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Photo: Noah PreFontaine
Thomas Lynch (left) and Thomas Long
Photo by Noah PreFontaine

Thomas Lynch recalls how his father would come into the house from his funeral home in the small Michigan town of Milford.

His father would take off his striped tie, his starched white shirt and Wingtip shoes and then sit at the dining room table.

“He would look at me and say, ‘Well, we had a couple good funerals today’,” Lynch told an audience attending the spring preaching conference at Calvin Theological Seminary.

At first, said Lynch, he couldn’t understand how his father could have had a good funeral.

But, as he grew older and especially as he’s entered the undertaker’s trade himself,  he has come to realize what his father meant. 

“He was talking about a funeral that contributed more to him than to others. He was changed and blessed by it,” said Lynch, who today operates that funeral home in Milford. “Over the years, I’ve had the good fortune to be in on a lot of good ones.”

Along with Thomas Long, a professor of preaching at Emory University, Lynch is author of  The Good Funeral: Death, Grief and the Community of Care, a book that seminary classes studied the past semester.

Among other things, the book talks about what makes for a good funeral. But a fair amount of it focuses on what comprises a bad funeral in today’s world.

“Funerals today lack gravitas; they are funeral lite,” said Lynch. “They lack any sense of history and tradition.”

For one thing, many funerals today don’t include the dead person.

“Funerals have downsized the dead guy. Everyone is welcome at the service except the dead. It is like a wedding without the bride and the bridegroom,” he said.

If there is a body at all, it has been cremated and sits in an urn, sometimes set off to the side, as if an afterthought, said Lynch.

Afterward, he said, people gather for some “finger food” and find ways of celebrating the life of the person who died. They like to tell upbeat stories, avoiding the reality of death.

“Today, I find myself burying good golfers and gardeners and fisherman. Rarely anymore does anyone want to talk about what transformed a dead person’s life, but instead what filled up their Saturday afternoons,” said Lynch.

In addition, he said, very few people want to drive to a cemetery for a burial and committal.

“This is troubling because we don’t bother relating to the dead person to get them where they need to go,” said Lynch. “When we do things this way, we are making things so easy. If we allow this to happen, we show that we’re not sure about the base claims of the Christian story.”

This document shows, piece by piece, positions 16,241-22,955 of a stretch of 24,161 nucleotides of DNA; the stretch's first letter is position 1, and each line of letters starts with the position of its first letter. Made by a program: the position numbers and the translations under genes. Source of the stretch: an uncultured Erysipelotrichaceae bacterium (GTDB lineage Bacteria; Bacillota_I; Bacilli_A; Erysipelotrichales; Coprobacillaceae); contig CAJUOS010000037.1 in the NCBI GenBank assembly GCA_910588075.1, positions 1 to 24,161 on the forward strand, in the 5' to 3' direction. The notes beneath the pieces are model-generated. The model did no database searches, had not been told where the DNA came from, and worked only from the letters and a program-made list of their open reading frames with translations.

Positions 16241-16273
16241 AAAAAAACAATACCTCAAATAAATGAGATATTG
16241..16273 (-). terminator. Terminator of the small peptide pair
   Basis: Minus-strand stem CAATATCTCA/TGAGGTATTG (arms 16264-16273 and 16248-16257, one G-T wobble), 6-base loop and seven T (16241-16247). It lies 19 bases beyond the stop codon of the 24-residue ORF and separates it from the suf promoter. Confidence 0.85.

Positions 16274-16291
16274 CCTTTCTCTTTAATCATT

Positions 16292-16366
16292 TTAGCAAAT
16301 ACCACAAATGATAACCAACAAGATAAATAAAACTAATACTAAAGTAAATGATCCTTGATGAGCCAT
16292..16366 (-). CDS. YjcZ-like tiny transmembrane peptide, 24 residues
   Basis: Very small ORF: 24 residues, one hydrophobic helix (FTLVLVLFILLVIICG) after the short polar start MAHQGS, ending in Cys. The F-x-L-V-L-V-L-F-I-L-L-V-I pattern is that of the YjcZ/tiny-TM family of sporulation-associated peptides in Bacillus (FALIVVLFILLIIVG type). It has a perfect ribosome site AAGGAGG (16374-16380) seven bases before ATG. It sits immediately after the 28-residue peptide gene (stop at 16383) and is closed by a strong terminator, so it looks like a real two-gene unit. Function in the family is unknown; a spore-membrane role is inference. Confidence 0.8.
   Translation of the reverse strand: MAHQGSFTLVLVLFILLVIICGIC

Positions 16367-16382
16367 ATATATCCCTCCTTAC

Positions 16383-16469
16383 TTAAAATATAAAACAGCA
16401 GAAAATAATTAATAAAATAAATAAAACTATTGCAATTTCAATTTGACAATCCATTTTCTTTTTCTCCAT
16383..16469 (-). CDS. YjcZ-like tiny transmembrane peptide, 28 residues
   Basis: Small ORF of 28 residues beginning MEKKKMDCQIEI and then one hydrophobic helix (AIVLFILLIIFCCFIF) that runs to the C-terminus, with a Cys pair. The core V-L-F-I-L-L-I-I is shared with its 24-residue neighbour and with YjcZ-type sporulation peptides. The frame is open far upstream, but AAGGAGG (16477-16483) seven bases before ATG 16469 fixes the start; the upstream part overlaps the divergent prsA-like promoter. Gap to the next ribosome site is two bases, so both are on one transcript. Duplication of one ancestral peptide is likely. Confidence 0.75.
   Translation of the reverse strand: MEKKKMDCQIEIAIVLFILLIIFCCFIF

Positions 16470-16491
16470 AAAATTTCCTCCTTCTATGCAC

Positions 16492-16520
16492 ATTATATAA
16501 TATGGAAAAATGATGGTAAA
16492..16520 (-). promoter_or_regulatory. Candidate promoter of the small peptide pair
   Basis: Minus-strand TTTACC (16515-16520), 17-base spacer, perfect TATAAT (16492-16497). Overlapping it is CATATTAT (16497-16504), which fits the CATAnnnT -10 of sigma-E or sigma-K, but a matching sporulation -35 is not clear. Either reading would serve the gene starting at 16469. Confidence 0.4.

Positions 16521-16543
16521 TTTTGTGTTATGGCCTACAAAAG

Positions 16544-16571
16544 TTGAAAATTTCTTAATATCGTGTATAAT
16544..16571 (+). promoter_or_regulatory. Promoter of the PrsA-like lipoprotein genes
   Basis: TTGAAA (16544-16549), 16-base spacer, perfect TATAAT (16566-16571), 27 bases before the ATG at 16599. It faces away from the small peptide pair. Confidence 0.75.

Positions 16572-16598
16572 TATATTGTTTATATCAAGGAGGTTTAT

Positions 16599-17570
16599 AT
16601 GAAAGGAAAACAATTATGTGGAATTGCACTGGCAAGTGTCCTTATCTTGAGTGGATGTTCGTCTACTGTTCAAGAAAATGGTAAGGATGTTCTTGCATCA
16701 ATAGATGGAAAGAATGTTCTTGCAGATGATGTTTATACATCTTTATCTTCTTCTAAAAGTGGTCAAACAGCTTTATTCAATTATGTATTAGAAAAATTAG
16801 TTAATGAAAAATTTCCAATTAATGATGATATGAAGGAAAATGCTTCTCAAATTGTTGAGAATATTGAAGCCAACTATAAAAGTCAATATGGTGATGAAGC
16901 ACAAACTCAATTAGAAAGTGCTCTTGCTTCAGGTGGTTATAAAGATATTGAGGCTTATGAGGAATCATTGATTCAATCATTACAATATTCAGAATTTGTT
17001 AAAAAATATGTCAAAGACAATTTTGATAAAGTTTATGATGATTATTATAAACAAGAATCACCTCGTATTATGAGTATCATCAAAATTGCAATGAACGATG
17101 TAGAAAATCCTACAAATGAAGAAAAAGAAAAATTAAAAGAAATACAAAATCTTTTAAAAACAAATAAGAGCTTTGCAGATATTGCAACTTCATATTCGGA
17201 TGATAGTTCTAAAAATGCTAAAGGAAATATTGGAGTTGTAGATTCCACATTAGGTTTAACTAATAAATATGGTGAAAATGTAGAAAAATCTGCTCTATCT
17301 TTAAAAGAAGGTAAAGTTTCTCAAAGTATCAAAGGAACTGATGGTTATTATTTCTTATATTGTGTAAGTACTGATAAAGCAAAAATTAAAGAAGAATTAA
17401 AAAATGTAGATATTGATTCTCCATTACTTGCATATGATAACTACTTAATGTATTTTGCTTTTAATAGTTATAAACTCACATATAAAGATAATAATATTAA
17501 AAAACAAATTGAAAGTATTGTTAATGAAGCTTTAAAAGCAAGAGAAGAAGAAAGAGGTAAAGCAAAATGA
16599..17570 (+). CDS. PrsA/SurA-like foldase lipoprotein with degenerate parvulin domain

Long, a theologian and Presbyterian minister, said that there has been a centuries-old tradition of funerals, going back some 50,000 years when people first were confronted with the death of another human.

Back then, many people sensed that death was a holy event and that it required traditions to deal with it, said Long. “Every society recognized that a funeral was a sacred and meaningful activity,” said Long.

There were Jewish and Roman funeral rites and other practices down through the ages.

More recently, said Long, there was a Christian practice in which people would gather at the bedside of someone who was dying. They would sing and pray.

When that person died, they would prepare the body in the home and carry the body to the grave, where before burial they would have a graveside communion service.

“People believed that belief in Jesus changed death and that the deceased was part of the communion of saints,” said Long. “They would bury the person and give them into the hands of God who gives life.”

But about 150 years ago, many people started to lose touch with this practice as the “scientific winds” began to blow and they could no longer believe that anyone was going anywhere, said Long.

“At this point, the focus for those left behind was on grief, on what happened to them,” he said. “That is when we started to get rid of the dead person because we could not bear the weight of our grief, thinking he or she isn’t going anywhere.”

Both Long and Lynch said the essentials of a good funeral include having the dead person there, whether in a casket or prominently displayed in an urn; people who care and mourn for the dead person, and a greater story — often the Christian story — into which to place that person’s life.

Lynch told Calvin seminarians they have the chance to help make a good funeral happen. They can speak to the significance of death in light of a person being a child of God, he said.

As an undertaker, he has seen this happen. “You show up with more than your faith. You stand between the living and dead,” said Lynch. “If you lead boldly, people will follow you.”